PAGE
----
Martin Miller's Gin bottle
Food Drink Cooking

Mother’s ruin

Over the years I have had an on-off fling with gin. It is one of those drinks with a terrible reputation (it is, after all, Motherís ruin), an undefined origin (which country is it from originally?), but has recently gained renewed hype and become very much part of the Zeitgeist in the UK (and Spain and Portugal, that I know of).

Gin was always Motherís ruin to me. I liked it, I did it and it hurt.

So I self-excluded from gin for a good 10 years.

Until one night, when my husband and I were having dinner in one of my favourite restaurants, O Paparico in Porto, Portugal. This restaurant is well known for its gin bar (as well as the exceptional food and service) and usually displays an incommensurable amount of gins and gins ways. But as I was self-excluded I had never touched it until that night, when with the dessert menu (yes, dessert!) came a short list of gin drinks (until then, in my mind gin was an aperitif you drunk in the summer at sunset before dinner together with some sort of salty nibble). We mischievously decided to have one (I must admit the wine was making the decisions by now and so my self-exclusion was swiftly broken out of slight inebriation). We both chose the same and when it came it was the MOST BEAUTIFUL DRINK I EVER HAD (wine still talking, but you get the picture). It was fresh, fragrant and easy to drink, no Motherís or anybody elseís ruin for that matter. It was Martin Millerís served with an orange peel and a cinnamon stick, mixed with some wonderfully light tonic (Fever Tree Premium), in a magnificently ergonomic giant cylindrical glass with some large and beautifully round spheres of ice.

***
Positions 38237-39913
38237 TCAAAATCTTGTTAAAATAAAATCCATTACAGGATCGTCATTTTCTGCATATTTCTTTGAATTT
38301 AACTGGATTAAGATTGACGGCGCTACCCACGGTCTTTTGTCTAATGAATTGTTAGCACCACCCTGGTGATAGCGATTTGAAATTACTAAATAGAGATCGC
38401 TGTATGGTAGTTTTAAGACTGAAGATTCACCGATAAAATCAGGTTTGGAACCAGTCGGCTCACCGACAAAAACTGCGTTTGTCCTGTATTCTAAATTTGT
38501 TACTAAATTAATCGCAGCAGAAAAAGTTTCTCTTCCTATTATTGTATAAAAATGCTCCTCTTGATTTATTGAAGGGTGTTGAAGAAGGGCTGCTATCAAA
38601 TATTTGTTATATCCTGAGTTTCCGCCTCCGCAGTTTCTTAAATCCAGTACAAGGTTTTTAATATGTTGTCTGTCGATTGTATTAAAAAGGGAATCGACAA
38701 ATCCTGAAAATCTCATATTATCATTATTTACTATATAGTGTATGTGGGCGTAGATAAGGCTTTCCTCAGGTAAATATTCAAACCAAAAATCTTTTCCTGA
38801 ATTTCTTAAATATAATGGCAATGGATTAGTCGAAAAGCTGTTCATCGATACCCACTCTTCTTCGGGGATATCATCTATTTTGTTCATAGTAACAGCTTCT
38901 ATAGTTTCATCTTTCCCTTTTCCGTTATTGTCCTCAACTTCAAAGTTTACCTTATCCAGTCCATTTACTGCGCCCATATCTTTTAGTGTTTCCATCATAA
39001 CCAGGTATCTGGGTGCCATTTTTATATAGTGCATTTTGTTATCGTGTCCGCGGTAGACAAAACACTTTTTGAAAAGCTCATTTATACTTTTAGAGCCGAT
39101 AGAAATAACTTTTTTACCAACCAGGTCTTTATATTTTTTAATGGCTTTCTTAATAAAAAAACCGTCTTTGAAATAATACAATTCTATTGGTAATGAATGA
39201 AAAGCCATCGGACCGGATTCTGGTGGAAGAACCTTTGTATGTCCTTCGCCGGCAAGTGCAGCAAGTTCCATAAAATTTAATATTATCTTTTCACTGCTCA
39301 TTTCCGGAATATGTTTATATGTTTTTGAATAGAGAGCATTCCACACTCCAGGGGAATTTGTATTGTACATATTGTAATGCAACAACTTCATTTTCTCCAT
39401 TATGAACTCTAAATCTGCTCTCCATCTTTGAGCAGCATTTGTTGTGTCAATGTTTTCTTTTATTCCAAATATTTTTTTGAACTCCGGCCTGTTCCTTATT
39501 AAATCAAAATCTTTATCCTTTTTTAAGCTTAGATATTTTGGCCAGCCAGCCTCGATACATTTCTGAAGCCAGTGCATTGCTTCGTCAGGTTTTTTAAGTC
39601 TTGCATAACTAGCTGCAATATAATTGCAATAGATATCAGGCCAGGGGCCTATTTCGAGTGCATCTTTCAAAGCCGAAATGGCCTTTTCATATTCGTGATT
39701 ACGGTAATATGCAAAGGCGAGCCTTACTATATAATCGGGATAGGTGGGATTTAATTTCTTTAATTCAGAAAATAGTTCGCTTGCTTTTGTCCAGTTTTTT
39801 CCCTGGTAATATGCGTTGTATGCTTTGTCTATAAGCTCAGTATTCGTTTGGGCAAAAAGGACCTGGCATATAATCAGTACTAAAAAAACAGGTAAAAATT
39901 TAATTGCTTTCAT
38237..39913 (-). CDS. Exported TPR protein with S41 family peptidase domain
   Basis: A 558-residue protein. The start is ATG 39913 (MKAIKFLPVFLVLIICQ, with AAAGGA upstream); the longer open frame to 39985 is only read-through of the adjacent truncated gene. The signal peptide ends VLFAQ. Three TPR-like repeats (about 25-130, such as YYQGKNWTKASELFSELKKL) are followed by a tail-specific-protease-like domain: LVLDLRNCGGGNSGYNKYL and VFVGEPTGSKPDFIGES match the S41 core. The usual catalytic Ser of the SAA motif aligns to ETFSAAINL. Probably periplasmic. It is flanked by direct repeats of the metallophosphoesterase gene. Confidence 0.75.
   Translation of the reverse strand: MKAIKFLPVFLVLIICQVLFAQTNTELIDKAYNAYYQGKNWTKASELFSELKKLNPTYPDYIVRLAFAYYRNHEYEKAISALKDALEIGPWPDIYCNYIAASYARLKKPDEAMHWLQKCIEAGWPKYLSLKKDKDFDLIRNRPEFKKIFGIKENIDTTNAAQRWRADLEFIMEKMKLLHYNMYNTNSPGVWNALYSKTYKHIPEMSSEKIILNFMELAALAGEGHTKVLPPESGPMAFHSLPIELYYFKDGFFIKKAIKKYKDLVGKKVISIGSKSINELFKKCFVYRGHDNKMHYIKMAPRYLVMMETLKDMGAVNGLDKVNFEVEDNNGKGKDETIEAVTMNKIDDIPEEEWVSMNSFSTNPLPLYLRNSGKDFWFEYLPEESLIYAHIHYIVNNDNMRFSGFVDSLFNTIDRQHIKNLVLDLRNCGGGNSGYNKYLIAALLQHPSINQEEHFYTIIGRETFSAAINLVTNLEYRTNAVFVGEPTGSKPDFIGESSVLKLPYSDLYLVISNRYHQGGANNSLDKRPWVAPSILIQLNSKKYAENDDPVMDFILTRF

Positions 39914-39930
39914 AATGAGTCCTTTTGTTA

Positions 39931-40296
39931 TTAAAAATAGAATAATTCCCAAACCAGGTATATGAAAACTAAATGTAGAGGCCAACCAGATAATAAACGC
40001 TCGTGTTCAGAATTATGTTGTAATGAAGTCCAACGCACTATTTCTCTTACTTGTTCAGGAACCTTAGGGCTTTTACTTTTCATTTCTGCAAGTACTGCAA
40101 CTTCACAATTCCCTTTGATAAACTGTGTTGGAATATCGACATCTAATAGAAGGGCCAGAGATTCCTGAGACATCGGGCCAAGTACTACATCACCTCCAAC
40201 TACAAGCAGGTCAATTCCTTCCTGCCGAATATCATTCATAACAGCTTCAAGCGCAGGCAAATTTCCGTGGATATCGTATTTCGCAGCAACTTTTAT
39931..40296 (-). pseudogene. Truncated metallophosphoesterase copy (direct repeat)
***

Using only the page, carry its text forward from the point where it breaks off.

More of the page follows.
Martin Miller's orange and cinnamon

Where had this drink†been in the past 10 years?! And so I fell in love with gin again. And this time itís for good (or bad, depends how you see it).

Even though other†upmarket mainstream gins have equally rekindled this love affair (Hendricks and Portobello, amongst others) I keep going back to Martin Millerís with its delicate floral and citrusy aroma perfectly matched with a light tonic (Fever Tree Light is my current favourite) and the orange peel, which I think mainly serves the purpose of fragrance, rather than flavour. Because smell comes first as you approach the glass to your face, you get the feeling you are tasting orange way before actually swallowing any drink. Lovely!

This year we also tried another gin when we went to Paparico, which†was made with green apple and lime and ever so slightly dusted with cinnamon.

Green apple and lime gin

And like the other gin drink it was wonderful, fresh and easy to drink. And most importantly, no ruinous after-effects to drive me away from gin.

Let me know if you have a favourite one I should try. And if you havenít done it yet try a Martin Millerís, you won’t regret it. Happy (and responsible) drinking!

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